|KEY WORD : art history / iconography|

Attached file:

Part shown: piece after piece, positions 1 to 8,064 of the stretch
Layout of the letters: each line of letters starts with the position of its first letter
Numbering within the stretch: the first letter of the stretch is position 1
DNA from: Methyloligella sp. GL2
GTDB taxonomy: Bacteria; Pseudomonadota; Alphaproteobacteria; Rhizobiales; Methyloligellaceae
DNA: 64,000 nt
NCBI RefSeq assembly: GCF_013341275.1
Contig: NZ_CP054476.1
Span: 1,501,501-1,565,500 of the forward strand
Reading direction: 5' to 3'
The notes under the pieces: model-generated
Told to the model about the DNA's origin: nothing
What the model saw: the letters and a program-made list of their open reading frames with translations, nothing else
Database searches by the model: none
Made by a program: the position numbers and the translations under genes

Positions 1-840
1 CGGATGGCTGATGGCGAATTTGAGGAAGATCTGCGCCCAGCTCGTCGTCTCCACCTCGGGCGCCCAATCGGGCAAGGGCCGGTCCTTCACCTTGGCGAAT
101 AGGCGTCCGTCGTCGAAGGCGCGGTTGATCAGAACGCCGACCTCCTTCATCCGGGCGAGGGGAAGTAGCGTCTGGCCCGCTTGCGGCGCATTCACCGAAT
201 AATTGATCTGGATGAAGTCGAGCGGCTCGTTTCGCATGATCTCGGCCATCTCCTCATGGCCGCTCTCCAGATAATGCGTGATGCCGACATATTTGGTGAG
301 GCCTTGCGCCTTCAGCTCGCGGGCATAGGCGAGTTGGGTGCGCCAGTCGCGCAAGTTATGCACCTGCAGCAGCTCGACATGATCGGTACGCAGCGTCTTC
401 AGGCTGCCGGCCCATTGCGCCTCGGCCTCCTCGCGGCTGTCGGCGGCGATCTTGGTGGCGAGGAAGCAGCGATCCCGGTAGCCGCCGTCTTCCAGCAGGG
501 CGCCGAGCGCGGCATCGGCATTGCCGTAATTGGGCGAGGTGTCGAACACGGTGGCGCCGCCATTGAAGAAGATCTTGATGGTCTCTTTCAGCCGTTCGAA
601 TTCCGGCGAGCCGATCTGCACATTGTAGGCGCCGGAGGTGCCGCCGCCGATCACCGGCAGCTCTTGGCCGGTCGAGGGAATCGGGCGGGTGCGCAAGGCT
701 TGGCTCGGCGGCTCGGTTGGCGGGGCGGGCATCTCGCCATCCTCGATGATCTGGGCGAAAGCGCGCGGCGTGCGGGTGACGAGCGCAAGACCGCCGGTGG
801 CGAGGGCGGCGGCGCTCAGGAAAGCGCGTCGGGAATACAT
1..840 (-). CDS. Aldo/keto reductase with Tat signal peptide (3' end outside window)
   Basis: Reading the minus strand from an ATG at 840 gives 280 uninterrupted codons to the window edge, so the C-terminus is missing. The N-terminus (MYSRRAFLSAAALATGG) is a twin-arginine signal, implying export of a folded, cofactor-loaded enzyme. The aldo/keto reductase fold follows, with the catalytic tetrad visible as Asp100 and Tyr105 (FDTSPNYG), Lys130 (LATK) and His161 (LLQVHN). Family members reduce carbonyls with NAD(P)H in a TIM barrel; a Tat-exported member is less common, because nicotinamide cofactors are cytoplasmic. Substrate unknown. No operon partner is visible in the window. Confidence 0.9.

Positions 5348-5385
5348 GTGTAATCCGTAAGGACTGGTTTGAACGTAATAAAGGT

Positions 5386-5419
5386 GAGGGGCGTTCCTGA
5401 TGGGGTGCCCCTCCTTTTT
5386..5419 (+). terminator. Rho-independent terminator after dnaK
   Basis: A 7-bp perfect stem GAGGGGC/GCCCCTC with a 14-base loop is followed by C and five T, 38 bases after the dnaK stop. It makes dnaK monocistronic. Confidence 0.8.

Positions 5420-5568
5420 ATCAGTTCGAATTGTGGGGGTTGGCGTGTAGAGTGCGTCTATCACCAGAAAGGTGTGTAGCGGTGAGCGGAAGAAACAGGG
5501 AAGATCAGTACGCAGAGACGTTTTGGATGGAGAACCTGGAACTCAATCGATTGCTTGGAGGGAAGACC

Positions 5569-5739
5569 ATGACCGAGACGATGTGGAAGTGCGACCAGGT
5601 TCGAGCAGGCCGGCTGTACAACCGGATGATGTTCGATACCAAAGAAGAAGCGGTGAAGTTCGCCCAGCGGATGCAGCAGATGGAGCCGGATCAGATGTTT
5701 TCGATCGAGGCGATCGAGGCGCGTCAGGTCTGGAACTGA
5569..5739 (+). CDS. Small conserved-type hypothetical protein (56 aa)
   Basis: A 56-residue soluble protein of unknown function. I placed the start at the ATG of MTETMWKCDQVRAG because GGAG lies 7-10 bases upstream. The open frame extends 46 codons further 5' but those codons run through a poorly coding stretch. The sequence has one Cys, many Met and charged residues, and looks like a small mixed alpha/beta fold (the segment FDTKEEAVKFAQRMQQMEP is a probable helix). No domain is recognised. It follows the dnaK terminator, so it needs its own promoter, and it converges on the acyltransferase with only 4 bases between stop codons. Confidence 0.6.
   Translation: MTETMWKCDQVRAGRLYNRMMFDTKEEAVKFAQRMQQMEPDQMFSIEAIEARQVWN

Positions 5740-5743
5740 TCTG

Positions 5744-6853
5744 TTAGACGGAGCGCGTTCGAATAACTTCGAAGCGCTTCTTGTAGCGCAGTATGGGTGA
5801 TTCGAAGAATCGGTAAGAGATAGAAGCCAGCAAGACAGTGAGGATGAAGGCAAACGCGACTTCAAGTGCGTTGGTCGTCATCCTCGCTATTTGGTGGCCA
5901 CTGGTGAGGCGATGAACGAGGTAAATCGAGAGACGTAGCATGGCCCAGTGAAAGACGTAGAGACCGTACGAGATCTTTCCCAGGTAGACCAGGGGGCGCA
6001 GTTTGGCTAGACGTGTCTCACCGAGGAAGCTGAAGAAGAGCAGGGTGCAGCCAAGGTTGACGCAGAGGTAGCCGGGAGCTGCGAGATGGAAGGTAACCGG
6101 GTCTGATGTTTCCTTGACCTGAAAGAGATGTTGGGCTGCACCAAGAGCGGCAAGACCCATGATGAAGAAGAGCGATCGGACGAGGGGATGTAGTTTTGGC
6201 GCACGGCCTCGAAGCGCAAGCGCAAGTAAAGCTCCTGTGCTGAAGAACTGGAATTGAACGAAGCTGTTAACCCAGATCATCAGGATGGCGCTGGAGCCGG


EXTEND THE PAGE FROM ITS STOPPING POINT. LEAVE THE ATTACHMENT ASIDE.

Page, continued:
|Also known as Kurika 矩里迦, a transliteration of Sanskrit Kulika, the name of a dragon-king *ryuu 龍 mentioned in Indian legends. In this connection he is also known as Kurikara Ryuu 倶利迦羅龍 (Dragon Kurikara), sometimes with the addition of ou 王, to read Dragon king Kurikara. Kurikara could also be an abbreviated transliteration of Kulika raja (King Kulika), or of Kulika-nagaraja (Dragon king Kulika). In Esoteric Buddhism mikkyou 密教 he is regarded as a manifestation of *Fudou Myouou 不動明王 and is also known as Kurikara Fudou 倶利迦羅不動 or Kurikara Myouou 倶利迦羅明王. He assumes the form of a flame-wreathed snake or dragon coiled around an upright sword, with his open mouth about to swallow the tip of the weapon, which is called the Kurikara sword, kurikaraken 倶利迦羅剣. According to the KURIKARA RYUUOU DARANIKYOU 倶利迦羅龍王陀羅尼経, this manifestation of Fudou had its origins in a contest between Fudou and a non-Buddhist heretic in the course of which Fudou transformed himself first into a sword and then into the dragon Kurikara and threatened to devour the sword into which the heretic had changed himself. Alternatively the dragon and sword are sometimes said to represent the noose and sword held by Fudou and images of Kurikara may be used as a substitute for Fudou as for example on the lid of a lacquered sutra box *kyoubako 経箱 from the Heian period belonging to Taimadera 当麻寺 in Nara, where he is flanked by Fudou's two attendants *Kongara douji 矜羯羅童子 and *Seitaka douji 制た迦童子. Early statuary representations are rare: that kept at Ryuukouin 龍光院 Mt. Kouya 高野 in Wakayama prefecture, inside a small shrine *zushi 厨子 is thought to date from the Kamakura period, although temple tradition holds that the sword (42.2cm) was brought back to Japan by *Kuukai 空海 (774-835). The largest completely wooden image (183.2cm), dating from the late Heian period, is kept at Kotakeji 小武寺 in Ooita prefecture. The Kurikara pattern, kurikara-mon 倶利迦羅紋 is also a popular motif in tattoos irezumi 入墨.|
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